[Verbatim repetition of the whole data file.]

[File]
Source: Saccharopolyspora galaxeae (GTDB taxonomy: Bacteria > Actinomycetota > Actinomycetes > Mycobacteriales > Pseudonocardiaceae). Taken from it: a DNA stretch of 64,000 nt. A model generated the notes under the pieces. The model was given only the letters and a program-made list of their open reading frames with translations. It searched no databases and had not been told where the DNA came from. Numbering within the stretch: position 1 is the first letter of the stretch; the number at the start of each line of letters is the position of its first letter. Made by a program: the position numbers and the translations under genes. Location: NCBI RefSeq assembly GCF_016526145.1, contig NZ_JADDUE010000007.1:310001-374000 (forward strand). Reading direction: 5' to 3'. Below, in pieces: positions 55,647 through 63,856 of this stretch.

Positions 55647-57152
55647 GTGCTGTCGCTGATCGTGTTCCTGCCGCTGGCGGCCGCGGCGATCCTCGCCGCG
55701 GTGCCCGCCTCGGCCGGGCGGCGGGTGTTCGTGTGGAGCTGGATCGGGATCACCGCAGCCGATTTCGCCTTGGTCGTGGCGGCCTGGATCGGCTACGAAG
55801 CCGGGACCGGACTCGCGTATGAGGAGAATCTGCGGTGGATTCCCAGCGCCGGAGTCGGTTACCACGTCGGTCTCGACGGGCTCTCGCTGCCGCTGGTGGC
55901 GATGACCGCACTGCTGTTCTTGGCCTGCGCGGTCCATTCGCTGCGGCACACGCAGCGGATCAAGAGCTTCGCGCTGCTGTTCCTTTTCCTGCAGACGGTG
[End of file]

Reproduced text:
Source: Saccharopolyspora galaxeae (GTDB taxonomy: Bacteria > Actinomycetota > Actinomycetes > Mycobacteriales > Pseudonocardiaceae). Taken from it: a DNA stretch of 64,000 nt. A model generated the notes under the pieces. The model was given only the letters and a program-made list of their open reading frames with translations. It searched no databases and had not been told where the DNA came from. Numbering within the stretch: position 1 is the first letter of the stretch; the number at the start of each line of letters is the position of its first letter. Made by a program: the position numbers and the translations under genes. Location: NCBI RefSeq assembly GCF_016526145.1, contig NZ_JADDUE010000007.1:310001-374000 (forward strand). Reading direction: 5' to 3'. Below, in pieces: positions 55,647 through 63,856 of this stretch.

Positions 55647-57152
55647 GTGCTGTCGCTGATCGTGTTCCTGCCGCTGGCGGCCGCGGCGATCCTCGCCGCG
55701 GTGCCCGCCTCGGCCGGGCGGCGGGTGTTCGTGTGGAGCTGGATCGGGATCACCGCAGCCGATTTCGCCTTGGTCGTGGCGGCCTGGATCGGCTACGAAG
55801 CCGGGACCGGACTCGCGTATGAGGAGAATCTGCGGTGGATTCCCAGCGCCGGAGTCGGTTACCACGTCGGTCTCGACGGGCTCTCGCTGCCGCTGGTGGC
55901 GATGACCGCACTGCTGTTCTTGGCCTGCGCGGTCCATTCGCTGCGGCACACGCAGCGGATCAAGAGCTTCGCGCTGCTGTTCCTTTTCCTGCAGACGGTG